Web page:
RS City Council approve preliminary plan to increase available lots for Sweetwater Station Phase 2

Seen here is the entrance to Phase 1 of the Sweetwater Station housing development. The Phase 2 undeveloped property is located adjacent to Phase 1. (Wyo4News Photo/Ann Jantz)

By Ann Jantz, Wyo4News

ROCK SPRINGS, WYOMING (Dec. 18, 2019) — Rock Springs City Council on Tuesday voted to approve a resolution which would increase the number of planned lots from 28 to 55 in Sweetwater Station Addition Phase 2 near Northpark Elementary School.

Voting in favor of the major amendments to the preliminary development plan/preliminary plat were Councilmen Billy Shalata, Glennise Wendorf, David Halter, Tim Savage, Rob Zotti, Jeanne Demas and David Tate. Mayor Tim Kaumo and Councilman Keaton West abstained from voting.


In August the Council voted down a similar resolution that proposed increasing the number of lots to 73. At that time residents living in the Sweetwater Station Phase 1 development strongly opposed the increase.

This time was no different. Residents from Phase 1 were on hand Tuesday night to again ask that Council not pass the proposed increase.

Resident Jay Schneiders noted the proposal does not have the support of the Home Owners Association. He said approving it made “no sense” as City Planner Laura Leigh indicated that if approved, it would move back to the developer and the HOA to work out.

Resident Fred von Ahrens said, “I respectfully ask City Council to stop this madness.”

Developer Rob Debernardi asked Council to support the proposed lot increase, saying they should stand up for their campaign promises of economic development.

Councilman Shalata, who voted against the increase in August, said he did so last time so that both parties could find a compromise. He noted the HOA indicated it would agree to an increase to 42 lots; with Debernardi proposing an increase to 55 lots, he thought the small difference was negligible and both parties should be able to compromise.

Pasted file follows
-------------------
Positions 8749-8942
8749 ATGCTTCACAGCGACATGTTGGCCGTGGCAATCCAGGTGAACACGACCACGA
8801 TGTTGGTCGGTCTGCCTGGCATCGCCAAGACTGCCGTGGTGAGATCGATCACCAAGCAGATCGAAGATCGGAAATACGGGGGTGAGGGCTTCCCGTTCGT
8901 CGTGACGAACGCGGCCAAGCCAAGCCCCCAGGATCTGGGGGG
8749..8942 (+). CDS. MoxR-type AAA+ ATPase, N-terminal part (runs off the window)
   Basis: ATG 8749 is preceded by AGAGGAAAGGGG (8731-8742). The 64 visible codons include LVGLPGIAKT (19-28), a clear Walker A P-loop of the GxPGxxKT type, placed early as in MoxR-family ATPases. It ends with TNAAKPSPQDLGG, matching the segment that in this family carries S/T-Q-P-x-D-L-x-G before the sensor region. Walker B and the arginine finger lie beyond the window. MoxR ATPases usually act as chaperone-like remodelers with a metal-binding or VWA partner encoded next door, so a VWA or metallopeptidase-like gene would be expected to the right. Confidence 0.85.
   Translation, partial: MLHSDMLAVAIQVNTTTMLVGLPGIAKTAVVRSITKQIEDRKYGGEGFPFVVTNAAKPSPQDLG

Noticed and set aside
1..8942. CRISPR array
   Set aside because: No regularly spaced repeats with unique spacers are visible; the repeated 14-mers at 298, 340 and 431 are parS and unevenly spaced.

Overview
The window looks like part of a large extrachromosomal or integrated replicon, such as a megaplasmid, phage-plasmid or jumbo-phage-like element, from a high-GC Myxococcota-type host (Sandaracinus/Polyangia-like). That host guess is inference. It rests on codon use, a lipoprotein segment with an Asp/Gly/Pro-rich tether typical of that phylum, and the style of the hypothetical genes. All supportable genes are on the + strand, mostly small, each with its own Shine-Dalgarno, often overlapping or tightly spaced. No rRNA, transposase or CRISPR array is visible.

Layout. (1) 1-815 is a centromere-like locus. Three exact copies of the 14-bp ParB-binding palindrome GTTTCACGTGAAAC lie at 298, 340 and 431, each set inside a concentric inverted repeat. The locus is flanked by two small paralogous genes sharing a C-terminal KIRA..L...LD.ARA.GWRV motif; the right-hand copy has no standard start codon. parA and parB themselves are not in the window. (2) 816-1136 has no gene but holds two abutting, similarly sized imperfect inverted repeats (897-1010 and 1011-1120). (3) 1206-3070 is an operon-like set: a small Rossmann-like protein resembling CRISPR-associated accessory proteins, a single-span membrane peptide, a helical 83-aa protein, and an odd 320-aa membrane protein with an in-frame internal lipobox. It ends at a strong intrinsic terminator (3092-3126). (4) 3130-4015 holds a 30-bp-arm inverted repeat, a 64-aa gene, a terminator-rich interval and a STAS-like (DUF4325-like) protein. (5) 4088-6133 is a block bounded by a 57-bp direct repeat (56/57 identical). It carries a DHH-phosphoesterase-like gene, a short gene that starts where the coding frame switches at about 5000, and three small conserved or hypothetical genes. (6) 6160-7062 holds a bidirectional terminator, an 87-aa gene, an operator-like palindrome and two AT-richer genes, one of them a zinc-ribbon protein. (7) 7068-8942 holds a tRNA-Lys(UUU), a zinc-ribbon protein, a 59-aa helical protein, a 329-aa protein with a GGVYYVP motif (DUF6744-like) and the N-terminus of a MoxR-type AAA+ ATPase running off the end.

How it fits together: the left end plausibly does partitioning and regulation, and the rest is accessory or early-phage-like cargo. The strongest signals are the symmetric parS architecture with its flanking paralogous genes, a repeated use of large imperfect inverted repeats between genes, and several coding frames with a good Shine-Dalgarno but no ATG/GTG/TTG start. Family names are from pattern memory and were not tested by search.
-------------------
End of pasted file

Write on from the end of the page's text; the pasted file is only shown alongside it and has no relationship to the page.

“I wish you would consider meeting again, and find a compromise,” Shalata said. “We don’t want to stop development.”

Providing The Data

Before Council voted on the resolution, Leigh discussed previous planning that was done when the first phase was mapped out. She noted a plan for Phase 2 was also drawn up at the time.

Leigh said the city can’t have two conflicting recorded documents, and her job was to make sure records were not in conflict.

She noted Planned Unit Developments — which Sweetwater Station was developed as under rural estates zoning rules — allows for deviations but ultimately must be consistent with the city’s comprehensive plan.

The PUD was recommended for Sweetwater Station back in March 2002 so that homeowners could have larger lots and horses; the PUD provided for specific restrictions in regards to having horses, Leigh explained.

Originally planned with one-acre lots, lot size was increased to two acres on Dec. 17, 2002, and Phase 1 was planned with 26 lots.

The lots in Phase 2 will range in acreage from about .4 to .68. The plan comes with the following conditions:

  • All utility review comments must be addressed.
  • Increase accessory structure setbacks as discussed.
  • Provide lot coverage requirements as discussed.
  • Coordination between the developer and the Home Owner’s Association must take place prior to the submittal of a Final Development Plan/Final Plat as the covenants will have to be amended to reflect any changes.

Leigh also noted the additional conditions to be addressed: relocation of the pedestrian right-of-way so that it lines up with Phase 1, update the setback table for principal structures and accessory structures to correct the inconsistencies, and update the maximum allowable lot coverage by structures.


There will be no through access from Phase 1 to Phase 2. Instead, access into Phase 2 will be provided from Signal Drive and Summit Drive extension, which Leigh said would decrease the traffic impact.

Also, no horses will be allowed in Phase 2, she added.